Those who marched from Coalisland to Dungannon never had to hide their faces. The good men and women who were savagely beaten off Duke Street in Derry were never sworn to secrecy about their efforts to change this place. Secrecy or shame never defined our movement in the way it characterised the activities of others.

People reading Declan Kearney’s piece need to ask themselves what is the intention at the heart of these distortions of history? Is Sinn Fein so ashamed of its own past that it has to rewrite it?

The SDLP has never and will never seek to deny the truth.

What Mr Kearney fails to address in his account, is the purpose behind our movement, the purpose to bring about change, the purpose to put power into the hands of people who were discriminated against, marginalised and treated like second class citizens. We won. We are not second class citizens anymore. That’s why the greatest tragedy is that instead of standing up to the DUP in Government Sinn Fein have abdicated responsibility. This comes after they failed for ten years in Government to deliver equality, rights and respect. When you need to bring about societal change, you need action. Change can be delivered here but that can only happen through participation in Government.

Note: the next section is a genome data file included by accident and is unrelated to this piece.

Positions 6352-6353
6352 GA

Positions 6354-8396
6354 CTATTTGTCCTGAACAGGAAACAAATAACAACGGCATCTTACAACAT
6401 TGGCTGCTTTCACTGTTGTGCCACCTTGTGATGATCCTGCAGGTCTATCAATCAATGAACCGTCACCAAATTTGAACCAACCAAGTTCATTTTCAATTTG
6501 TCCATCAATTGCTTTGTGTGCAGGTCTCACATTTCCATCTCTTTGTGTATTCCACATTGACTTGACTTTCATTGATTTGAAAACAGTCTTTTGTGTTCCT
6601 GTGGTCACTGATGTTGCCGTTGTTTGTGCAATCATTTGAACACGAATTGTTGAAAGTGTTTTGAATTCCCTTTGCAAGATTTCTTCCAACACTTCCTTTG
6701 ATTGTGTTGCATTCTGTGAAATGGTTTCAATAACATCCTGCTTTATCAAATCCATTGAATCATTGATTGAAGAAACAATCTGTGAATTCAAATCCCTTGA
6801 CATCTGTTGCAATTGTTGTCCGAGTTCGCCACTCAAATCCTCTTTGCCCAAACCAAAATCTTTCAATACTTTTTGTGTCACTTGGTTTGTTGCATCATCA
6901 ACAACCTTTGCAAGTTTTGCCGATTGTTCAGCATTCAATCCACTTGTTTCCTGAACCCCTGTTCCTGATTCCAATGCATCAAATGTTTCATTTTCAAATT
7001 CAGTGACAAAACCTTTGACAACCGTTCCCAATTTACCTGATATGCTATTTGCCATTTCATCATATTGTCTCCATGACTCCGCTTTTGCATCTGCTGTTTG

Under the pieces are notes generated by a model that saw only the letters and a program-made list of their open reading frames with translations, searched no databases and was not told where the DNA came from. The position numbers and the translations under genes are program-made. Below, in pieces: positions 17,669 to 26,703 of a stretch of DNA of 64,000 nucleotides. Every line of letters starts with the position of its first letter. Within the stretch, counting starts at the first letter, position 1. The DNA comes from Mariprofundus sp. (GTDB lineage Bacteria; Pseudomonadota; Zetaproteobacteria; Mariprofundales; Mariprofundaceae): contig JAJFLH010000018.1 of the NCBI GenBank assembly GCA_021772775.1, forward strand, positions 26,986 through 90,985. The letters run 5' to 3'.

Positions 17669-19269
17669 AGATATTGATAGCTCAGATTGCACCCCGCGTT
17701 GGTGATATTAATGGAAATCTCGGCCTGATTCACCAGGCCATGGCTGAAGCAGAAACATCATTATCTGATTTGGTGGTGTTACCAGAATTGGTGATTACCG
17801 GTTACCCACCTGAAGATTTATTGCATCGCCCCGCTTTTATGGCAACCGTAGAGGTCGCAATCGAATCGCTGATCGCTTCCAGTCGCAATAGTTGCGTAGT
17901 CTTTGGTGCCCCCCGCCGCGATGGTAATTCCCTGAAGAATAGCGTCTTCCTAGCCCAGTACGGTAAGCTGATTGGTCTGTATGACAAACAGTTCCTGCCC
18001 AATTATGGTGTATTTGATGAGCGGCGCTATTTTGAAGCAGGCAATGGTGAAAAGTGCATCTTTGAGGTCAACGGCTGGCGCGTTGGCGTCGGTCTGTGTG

Declan Kearney and his colleagues should remember those who worked tirelessly before him so that change was possible for nationalists. Those of us who marched for civil rights spilled our sweat and not our blood for change not to permanently stand still.